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Aust N Z J Ophthalmol. 1998 Feb;26(1):5-12.

Patterns of peri-operative prophylaxis for cataract surgery: a survey of Australian ophthalmologists.

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  • 1Department of Ophthalmology, The Prince of Wales Hospital, Randwick, New South Wales, Australia.



Although peri-operative prophylaxis to prevent endophthalmitis is commonly practised by ophthalmologists, no one method has clearly been demonstrated to be more effective than another. We surveyed 570 Fellows of the Royal Australian College of Ophthalmologists to determine what their methods of prophylaxis were and whether these differed for patients who developed endophthalmitis.


The questionnaire asked about the types of antibiotics and other methods of prophylaxis used before, during and after cataract surgery. Of those who reported cases of endophthalmitis, we asked specifically about the methods of prophylaxis used for those patients.


The response was 89% and the incidence of endophthalmitis was calculated as 0.11%. There was little difference in the methods of prophylaxis used by those who reported endophthalmitis compared with others, but pre-operative antibiotics were used more commonly by those who reported the disease (P = 0.06). Surgeons who had practised for 20 years or more reported a lower rate of endophthalmitis than others, as did those who performed more than 300 cataract operations per year. However the pattern of prophylaxis used by these two sub-groups was quite divergent. Differences in the methods of prophylaxis had no bearing on the development of endophthalmitis, with the exception that subconjunctival antibiotics were used less often in those patients who developed the disease (P = 0.03).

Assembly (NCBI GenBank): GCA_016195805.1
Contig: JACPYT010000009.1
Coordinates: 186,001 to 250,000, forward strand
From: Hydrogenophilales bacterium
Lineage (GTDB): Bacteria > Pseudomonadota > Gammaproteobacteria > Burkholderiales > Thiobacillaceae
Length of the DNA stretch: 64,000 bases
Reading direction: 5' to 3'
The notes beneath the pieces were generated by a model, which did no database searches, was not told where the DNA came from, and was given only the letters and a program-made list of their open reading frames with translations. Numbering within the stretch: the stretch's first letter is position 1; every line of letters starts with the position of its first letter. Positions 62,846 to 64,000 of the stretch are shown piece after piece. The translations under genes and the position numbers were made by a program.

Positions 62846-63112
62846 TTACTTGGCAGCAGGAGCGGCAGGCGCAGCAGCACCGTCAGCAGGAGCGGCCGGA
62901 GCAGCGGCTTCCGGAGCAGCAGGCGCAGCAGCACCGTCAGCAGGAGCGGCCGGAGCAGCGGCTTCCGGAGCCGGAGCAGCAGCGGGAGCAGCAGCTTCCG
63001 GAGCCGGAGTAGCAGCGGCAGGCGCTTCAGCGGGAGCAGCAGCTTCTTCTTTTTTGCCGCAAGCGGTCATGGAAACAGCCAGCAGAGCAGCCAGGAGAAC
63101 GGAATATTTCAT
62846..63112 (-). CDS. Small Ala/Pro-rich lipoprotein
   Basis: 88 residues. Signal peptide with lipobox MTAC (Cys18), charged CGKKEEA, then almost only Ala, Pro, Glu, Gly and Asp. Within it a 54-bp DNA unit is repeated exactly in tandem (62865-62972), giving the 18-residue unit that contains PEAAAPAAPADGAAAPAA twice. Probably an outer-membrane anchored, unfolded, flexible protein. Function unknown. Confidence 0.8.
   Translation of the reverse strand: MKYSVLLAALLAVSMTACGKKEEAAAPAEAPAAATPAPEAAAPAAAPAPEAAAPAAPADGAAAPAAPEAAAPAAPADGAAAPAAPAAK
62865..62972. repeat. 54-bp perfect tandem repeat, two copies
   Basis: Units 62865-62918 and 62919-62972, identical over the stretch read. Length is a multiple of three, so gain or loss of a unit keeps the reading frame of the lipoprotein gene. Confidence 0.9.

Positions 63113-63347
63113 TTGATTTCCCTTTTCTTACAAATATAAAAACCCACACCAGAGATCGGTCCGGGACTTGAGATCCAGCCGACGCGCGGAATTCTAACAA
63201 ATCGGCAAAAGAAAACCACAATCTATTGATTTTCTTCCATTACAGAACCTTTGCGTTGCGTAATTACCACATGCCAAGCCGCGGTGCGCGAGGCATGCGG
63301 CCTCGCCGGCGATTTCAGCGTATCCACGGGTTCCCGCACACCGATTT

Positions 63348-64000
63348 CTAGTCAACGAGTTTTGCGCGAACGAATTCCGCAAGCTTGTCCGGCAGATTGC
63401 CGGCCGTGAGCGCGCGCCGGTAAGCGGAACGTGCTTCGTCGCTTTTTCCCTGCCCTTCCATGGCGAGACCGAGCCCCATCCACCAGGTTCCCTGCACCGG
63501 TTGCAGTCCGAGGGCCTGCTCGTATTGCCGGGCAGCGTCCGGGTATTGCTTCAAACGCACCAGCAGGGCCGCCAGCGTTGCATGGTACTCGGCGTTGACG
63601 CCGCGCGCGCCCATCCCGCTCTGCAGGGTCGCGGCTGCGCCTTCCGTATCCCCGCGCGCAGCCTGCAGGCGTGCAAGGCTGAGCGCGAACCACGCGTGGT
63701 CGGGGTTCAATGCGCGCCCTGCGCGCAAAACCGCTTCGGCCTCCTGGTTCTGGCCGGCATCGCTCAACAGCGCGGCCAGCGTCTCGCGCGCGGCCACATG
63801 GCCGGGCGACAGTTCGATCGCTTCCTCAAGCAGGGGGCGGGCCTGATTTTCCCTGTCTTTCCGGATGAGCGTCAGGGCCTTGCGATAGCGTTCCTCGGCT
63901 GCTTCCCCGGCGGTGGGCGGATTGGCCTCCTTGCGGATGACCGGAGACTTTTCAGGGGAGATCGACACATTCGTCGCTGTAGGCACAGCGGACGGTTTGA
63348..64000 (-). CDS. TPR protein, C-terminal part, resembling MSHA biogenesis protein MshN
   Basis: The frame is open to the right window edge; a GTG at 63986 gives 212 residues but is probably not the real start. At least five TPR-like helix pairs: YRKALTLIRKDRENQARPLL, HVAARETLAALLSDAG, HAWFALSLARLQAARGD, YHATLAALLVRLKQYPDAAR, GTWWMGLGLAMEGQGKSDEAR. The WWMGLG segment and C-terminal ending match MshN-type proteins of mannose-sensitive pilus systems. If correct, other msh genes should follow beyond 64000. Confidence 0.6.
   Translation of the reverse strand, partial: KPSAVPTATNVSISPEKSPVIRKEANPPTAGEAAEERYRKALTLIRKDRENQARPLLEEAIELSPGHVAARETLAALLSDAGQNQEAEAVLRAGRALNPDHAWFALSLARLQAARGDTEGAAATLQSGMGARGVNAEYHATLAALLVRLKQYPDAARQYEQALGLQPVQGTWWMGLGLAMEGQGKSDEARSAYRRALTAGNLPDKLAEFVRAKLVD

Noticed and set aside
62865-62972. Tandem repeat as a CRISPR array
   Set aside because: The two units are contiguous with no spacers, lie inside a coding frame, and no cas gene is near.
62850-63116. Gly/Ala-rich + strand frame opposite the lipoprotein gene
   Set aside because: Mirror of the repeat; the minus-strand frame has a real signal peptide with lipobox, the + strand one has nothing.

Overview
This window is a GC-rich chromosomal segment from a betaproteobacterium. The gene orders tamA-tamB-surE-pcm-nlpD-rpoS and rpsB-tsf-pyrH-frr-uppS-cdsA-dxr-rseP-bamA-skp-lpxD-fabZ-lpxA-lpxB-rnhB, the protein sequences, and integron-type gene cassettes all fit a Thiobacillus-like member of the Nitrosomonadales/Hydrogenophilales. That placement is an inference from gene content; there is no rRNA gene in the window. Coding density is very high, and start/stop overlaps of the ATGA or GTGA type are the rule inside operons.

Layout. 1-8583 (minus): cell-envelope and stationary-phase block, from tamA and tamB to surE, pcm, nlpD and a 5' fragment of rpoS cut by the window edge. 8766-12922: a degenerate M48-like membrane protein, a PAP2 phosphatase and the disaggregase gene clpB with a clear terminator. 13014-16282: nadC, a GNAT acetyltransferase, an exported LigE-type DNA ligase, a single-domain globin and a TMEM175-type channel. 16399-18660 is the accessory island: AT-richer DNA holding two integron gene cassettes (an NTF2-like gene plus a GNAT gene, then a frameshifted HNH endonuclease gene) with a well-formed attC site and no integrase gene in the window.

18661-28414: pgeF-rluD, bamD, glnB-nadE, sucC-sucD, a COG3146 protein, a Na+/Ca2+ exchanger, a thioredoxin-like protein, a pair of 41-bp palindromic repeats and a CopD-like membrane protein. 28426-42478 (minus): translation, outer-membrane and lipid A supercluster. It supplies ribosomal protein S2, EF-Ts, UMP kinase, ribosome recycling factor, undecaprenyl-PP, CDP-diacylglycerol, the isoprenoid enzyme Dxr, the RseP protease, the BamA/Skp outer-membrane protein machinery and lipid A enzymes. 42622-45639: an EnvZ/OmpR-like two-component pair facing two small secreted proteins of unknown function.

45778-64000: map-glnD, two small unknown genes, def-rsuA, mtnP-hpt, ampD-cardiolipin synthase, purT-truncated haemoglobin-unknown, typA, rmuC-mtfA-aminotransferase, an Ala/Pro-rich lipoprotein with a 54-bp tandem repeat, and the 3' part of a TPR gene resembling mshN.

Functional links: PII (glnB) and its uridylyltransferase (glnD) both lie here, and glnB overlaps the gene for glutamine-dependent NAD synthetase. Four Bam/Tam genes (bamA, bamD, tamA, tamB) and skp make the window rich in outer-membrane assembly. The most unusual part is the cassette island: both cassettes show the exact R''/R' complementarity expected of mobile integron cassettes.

The results of the present study provide no clear answer regarding appropriate peri-operative prophylaxis. The wide range of prophylactic regimens used suggests that no one method is superior to another. Formal case-controlled studies are required to identify which method would be most efficacious.

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